Group In Congress Wants To Force Spending On A Moon Colony
Politicians in Congress have spent the last several years lecturing Americans about how they’re going to have make sacrifices because of the federal budget deficit. They say that, because there just isn’t enough money, pregnant women and babies will have to go without proper nutrition. School kids will have to cram into fewer classrooms with fewer supplies. They say that airports will have to operate without safe air traffic control. They say that qualified students won’t be able to go to college. They even say that people who have spent their whole adult lives paying into the Social Security trust fund will have to accept that they won’t receive the benefits they’ve earned, even though Social Security spending doesn’t even contribute to the federal deficit.
Is there enough money to build a bunch of spaceships and construct a Moon colony? Yes, indeed there is, says a coalition of members of the U.S. House of Representatives. Led by Congressman Bill Posey, they introduced the RE-Asserting American Leadership In Space Act yesterday. The legislation would force NASA to plan for the construction of a new fleet of spaceships to fly a new generation of astronauts to the Moon, where they would build and inhabit a permanent human settlement.
“A Moon presence offers us the ability to develop and test technologies to cope with the realities of operating on an extraterrestrial surface,” says Posey. For what purpose, though, do people need to learn how to operate on the surface of any extraterrestrial planet?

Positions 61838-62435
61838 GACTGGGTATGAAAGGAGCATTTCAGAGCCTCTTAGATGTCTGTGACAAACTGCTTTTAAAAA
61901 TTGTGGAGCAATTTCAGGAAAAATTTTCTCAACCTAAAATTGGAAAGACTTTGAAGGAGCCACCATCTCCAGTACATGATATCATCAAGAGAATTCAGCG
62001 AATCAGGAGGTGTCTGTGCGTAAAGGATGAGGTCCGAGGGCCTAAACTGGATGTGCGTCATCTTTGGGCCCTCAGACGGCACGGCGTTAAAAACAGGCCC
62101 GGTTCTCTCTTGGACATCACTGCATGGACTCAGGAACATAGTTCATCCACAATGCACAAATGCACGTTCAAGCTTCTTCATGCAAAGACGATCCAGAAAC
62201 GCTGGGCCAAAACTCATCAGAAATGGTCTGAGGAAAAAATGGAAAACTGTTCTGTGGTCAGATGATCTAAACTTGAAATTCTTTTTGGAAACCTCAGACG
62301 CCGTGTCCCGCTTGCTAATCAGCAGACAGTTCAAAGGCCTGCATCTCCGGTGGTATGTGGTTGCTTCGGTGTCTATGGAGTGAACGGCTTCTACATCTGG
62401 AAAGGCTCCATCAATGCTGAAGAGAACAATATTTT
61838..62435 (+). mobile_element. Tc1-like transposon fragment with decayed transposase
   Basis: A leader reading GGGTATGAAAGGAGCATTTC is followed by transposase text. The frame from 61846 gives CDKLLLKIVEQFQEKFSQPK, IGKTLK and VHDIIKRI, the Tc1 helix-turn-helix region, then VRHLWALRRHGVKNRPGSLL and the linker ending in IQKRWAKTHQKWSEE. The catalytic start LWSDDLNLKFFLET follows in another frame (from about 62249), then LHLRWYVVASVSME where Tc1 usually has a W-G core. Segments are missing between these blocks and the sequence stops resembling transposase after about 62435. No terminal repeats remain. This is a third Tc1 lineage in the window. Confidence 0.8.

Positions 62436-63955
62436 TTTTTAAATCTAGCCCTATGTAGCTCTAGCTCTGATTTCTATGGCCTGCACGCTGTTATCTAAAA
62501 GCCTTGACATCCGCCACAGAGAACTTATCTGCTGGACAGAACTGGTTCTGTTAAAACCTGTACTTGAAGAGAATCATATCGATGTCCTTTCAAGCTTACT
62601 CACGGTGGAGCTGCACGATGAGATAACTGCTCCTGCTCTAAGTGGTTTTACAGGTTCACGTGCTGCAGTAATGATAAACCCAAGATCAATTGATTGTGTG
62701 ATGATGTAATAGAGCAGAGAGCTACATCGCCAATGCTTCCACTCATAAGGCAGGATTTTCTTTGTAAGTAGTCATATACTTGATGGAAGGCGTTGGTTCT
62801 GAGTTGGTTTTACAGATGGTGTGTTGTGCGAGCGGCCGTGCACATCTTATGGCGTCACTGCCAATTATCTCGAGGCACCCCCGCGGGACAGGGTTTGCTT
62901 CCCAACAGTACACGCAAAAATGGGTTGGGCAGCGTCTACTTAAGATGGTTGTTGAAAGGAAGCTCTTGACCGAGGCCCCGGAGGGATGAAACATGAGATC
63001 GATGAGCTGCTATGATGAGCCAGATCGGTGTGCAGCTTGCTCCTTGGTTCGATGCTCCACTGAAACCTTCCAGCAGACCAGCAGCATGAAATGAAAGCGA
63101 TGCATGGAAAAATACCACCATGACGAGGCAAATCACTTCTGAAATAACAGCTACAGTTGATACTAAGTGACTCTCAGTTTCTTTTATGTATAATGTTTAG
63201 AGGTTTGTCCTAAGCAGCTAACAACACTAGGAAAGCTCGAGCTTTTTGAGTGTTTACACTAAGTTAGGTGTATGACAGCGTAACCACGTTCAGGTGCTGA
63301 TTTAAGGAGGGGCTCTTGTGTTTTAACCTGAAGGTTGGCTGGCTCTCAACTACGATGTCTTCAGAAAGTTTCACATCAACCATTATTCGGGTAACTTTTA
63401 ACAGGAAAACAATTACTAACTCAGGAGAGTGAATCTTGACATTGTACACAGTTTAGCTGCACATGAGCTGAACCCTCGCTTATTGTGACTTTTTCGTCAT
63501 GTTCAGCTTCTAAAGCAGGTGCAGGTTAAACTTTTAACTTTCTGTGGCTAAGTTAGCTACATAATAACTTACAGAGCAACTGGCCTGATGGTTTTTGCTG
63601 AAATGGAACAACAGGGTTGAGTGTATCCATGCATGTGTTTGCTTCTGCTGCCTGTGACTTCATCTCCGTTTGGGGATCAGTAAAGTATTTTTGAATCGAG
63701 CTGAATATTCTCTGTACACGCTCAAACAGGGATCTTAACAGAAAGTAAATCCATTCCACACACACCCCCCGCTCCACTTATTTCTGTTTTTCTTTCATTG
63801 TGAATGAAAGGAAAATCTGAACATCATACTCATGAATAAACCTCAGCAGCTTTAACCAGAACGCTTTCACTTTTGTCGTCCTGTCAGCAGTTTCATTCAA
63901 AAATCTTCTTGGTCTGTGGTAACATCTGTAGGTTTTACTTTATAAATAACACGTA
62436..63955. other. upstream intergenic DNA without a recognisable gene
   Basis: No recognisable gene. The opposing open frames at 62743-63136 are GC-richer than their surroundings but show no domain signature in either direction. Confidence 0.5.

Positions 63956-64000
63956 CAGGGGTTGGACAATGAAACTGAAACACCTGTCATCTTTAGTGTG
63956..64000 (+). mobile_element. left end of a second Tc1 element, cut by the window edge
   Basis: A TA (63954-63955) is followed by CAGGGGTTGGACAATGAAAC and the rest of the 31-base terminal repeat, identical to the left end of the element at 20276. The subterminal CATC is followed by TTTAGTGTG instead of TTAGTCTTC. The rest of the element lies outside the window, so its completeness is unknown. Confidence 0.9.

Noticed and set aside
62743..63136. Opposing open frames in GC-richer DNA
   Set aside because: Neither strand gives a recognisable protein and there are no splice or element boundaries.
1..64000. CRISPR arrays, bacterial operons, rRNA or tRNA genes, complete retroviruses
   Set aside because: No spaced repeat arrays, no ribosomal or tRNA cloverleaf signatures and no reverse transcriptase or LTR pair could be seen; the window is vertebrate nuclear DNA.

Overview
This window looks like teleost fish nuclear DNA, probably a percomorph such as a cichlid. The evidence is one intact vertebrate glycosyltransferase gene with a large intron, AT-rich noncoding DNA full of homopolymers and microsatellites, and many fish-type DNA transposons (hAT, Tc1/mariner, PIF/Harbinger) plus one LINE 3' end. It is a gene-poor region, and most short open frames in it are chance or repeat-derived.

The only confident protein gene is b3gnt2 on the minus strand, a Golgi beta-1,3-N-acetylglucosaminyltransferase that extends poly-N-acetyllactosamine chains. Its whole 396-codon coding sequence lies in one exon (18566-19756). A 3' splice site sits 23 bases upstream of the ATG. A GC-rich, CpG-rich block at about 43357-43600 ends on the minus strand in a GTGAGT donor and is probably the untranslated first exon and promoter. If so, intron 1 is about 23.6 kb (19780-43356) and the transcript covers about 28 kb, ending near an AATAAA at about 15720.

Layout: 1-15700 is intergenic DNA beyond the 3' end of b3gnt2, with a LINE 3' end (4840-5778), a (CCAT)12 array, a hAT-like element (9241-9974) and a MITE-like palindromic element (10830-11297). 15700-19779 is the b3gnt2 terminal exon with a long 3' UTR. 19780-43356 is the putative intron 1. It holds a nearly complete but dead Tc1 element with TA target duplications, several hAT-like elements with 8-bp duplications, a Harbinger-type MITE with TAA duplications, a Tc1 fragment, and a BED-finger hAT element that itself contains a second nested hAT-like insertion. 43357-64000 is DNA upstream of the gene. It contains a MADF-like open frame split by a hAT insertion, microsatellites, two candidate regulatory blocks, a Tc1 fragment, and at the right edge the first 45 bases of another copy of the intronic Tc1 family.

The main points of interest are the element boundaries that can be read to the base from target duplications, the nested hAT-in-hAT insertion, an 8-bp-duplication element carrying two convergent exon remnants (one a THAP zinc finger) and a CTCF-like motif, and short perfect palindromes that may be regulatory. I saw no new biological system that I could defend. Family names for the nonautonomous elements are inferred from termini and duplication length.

If the United States doesn’t start to spend money on building a Moon colony now, “another country will step up and lead that effort in our absence – which would be very unfortunate,” says Frank Wolf, another supporter of the legislation. What would be so unfortunate about allowing another nation to work on the project, though, instead of placing the burden for the extravagance on the shoulders of the American people?
“Space is the world’s ultimate high ground, returning to the Moon and reinvigorating our human space flight program is a matter of national security,” says Representative Shiela Jackson Lee, another co-sponsor of the bill. If having a Moon colony is really so necessary to national security, though, why hasn’t the United States already suffered from the consequences of the lack of a Moon colony?
“The time to reassert the United States as the leader in space is now and the REAL Space Act is the next step,” says bill supporter Robert Aderholt. Why, though, is now the right time for a Moon colony? Why wouldn’t 20 years from now be just as good? For that matter, why couldn’t we wait 100 years? Outer space is nearly infinite. It isn’t as if Portugal will gain all the mineral rights to other planets if the United States waits a while.
Congressman Pete Olson says that, “The REAL Space Act clarifies NASA’s mission, something it has been lacking in recent years.” Building a Moon colony might bring clarity of mission to NASA, but sometimes, though, clarity isn’t a good thing. If NASA can’t come up with a better justification for its existence than creating a money-guzzling home for people on the Moon, just to prove that it can be done, maybe that’s a sign that, before it cuts Social Security, education, and programs provide direct benefit to Americans, Congress should bring NASA back down to Earth.